Brushes have been long-favored as a preferred modality for applying makeup for its versatility. Unfortunately, due to frequent contact with dead skin and the atmosphere, the bristles become a fertile breeding ground for bacteria, fungus, and mold. Using dirty brushes can lead to staphylococcal skin infections, conjunctivitis, and so forth. Depending on the severity of the infection, specific illnesses such as abscesses, boils, carbuncles, and so forth may develop. Bacterial infections also have the potential of leading to more serious, life threatening illnesses such as sepsis and toxic shock syndrome if left ignored.

Although contact with harmful pathogens via make-up brushes is inevitable, minimizing exposure is preferable. Therefore, users are often advised to wash brushes under running water and a disinfectant at least once a week, and replace brushes in accordance with a regular rotation schedule once it becomes difficult to completely clean or when the bristles begin to disintegrate. As with any manual step beyond typical ordinary use, many users nevertheless fail to maintain the proper hygiene of make-up brushes and on a regular basis. Washing and rinsing a single brush may not involve a substantial expenditure of time, but most make-up users have more than one frequently used brush, and cleaning all of them at once can be involve substantial time and effort. To the extent they are cleaned, it may be so infrequent that replacement becomes a more attractive option since a full, complete cleaning is rendered impossible. While make-up brushes can be replaced relatively easily without much cost, its useful life is effectively decreased when a precise cleaning routine is not followed. Accordingly, there is a need in the art for an improved liquid dispensing makeup brush.

BRIEF SUMMARY

In accordance with one embodiment of the present disclosure, a cosmetics application apparatus is disclosed. The apparatus may include a primary stem body with an interior fluid chamber. Additionally, there may be a brush head that includes a plurality of bristles attached thereto and extending radially outwardly. The brush head may be attached to the primary stem body and also define an axial fluid passage channel that is coupled to the interior fluid chamber and opening to the bristles. The apparatus may further include a manually actuatable valve that is incorporated into the fluid passage channel of the brush head. Fluid flow from the interior fluid chamber to the opening of the brush head may be selectively restricted by the valve. There may be a spray pump assembly with an outlet nozzle, an inlet fluid passage channel, and a manually actuable pump trigger. The spray pump assembly may be attached to the primary stem body with the inlet fluid passage channel fluidly coupled to the interior fluid chamber.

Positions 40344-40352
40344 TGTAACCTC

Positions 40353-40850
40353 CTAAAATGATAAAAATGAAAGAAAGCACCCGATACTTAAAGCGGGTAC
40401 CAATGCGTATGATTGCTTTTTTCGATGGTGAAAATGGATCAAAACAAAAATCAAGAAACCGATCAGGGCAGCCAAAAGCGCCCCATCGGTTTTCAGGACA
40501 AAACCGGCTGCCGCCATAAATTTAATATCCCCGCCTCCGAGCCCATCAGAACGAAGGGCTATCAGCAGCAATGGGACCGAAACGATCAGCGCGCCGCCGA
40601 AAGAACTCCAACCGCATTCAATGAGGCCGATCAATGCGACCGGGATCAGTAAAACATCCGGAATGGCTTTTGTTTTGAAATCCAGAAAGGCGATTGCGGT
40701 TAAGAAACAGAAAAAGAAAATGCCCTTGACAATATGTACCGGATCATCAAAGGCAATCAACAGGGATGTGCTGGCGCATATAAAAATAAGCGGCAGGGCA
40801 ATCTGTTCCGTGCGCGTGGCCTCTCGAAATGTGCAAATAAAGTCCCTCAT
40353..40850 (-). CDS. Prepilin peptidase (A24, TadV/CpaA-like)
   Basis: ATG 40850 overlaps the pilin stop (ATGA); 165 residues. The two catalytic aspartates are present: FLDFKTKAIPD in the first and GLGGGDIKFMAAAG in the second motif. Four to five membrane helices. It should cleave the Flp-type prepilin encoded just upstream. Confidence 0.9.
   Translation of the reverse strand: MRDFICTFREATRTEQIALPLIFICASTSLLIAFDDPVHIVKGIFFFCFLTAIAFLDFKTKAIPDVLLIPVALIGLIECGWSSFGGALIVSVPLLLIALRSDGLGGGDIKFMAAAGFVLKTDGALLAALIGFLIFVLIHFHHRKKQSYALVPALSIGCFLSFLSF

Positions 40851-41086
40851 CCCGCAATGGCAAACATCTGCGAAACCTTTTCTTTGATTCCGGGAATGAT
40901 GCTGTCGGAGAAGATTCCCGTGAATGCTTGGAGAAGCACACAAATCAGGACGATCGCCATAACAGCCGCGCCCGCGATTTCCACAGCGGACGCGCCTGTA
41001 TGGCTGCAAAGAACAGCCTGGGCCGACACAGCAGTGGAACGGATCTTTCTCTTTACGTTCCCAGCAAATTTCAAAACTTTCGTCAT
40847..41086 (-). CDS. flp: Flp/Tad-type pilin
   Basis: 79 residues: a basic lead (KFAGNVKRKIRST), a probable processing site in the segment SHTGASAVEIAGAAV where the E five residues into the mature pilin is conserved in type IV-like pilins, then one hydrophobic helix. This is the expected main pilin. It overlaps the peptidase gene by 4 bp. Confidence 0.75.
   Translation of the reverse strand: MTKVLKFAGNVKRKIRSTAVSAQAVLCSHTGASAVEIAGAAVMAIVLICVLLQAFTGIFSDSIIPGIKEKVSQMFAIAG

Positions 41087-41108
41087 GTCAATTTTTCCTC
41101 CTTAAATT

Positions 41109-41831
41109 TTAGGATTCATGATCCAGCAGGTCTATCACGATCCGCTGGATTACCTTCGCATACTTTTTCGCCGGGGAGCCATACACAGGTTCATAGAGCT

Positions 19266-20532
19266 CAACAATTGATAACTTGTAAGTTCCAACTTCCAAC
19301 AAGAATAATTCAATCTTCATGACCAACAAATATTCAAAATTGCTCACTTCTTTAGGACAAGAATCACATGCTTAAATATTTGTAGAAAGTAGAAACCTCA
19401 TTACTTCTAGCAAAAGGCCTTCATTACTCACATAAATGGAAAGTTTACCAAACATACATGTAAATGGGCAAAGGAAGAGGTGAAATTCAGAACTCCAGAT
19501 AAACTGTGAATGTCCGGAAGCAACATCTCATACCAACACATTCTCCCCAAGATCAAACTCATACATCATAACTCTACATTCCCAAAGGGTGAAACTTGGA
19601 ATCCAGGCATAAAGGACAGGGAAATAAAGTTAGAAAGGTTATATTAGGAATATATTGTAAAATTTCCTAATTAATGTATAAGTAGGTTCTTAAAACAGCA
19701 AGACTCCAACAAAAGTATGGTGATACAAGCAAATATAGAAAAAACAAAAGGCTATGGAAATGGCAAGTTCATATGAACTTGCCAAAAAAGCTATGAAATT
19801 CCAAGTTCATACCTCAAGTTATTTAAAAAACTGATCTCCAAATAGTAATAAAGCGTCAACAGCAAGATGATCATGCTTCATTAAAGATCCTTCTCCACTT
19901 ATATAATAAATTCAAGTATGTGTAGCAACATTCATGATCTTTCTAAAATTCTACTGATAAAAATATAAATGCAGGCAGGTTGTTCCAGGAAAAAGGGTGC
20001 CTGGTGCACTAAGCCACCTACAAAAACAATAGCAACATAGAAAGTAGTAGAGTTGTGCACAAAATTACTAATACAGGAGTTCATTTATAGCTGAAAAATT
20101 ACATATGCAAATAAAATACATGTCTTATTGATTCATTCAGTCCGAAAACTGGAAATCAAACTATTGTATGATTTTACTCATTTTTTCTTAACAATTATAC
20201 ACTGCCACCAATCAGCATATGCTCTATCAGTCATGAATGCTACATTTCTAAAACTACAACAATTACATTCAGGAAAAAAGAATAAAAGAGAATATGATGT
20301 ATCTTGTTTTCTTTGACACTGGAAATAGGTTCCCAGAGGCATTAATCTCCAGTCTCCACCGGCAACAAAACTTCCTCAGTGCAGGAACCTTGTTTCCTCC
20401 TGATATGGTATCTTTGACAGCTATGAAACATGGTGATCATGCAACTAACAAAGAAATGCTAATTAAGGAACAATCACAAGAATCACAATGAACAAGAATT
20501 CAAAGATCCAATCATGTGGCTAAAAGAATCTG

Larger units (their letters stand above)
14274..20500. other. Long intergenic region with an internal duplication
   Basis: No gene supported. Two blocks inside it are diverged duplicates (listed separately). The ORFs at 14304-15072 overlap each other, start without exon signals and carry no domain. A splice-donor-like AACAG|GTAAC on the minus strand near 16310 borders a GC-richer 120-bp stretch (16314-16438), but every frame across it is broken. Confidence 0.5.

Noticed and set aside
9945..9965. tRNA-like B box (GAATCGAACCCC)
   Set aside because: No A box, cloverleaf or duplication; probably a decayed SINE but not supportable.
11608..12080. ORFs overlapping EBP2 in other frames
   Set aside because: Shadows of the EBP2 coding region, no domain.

According to another embodiment of the present disclosure, a sanitizing make-up brush assembly is contemplated. The brush assembly may include a cleaning solution reservoir that defines an interior chamber, an open first end and an opposed open second end. Additionally, there may be a brush stem with a plurality of bristles attached thereto. The brush stem may also include a conduit with an opening defined by the brush stem. The brush assembly may include a first dispenser that is coupled to the first end of the reservoir and to the brush stem. The first dispenser may further include a valve and a leader channel in selective fluid communication with the interior chamber of the cleaning solution reservoir. The leader channel may be in receiving engagement with the conduit of the brush stem. The brush assembly may also include a second dispenser that is coupled to the open second end of the reservoir. The second dispenser may have a pump with an outlet nozzle and an inlet in fluid communication with the interior chamber of the cleaning solution reservoir. A cleaning solution stored in the interior chamber may be independently output from the first dispenser and the second dispenser.

BRIEF DESCRIPTION OF THE DRAWINGSThese and other features and advantages of the various embodiments disclosed herein will be better understood with respect to the following description and drawings, in which:FIG. 1 is a perspective view of one embodiment of a cosmetic application apparatus;FIG. 2 is an exploded perspective view of the cosmetic application apparatus including a cleaning solution reservoir, a brush stem, a first dispenser and a second dispenser;FIG. 3 is a cross-sectional side view of the cosmetic application apparatus;FIG. 4 is a front view of the cosmetic application apparatus with the first dispenser being used to deposit a cleaning solution on to bristles of the brush stem; andFIG. 5 is a front view of the cosmetic application apparatus with the second dispenser being used to deposit the cleaning solution on to a separate brush.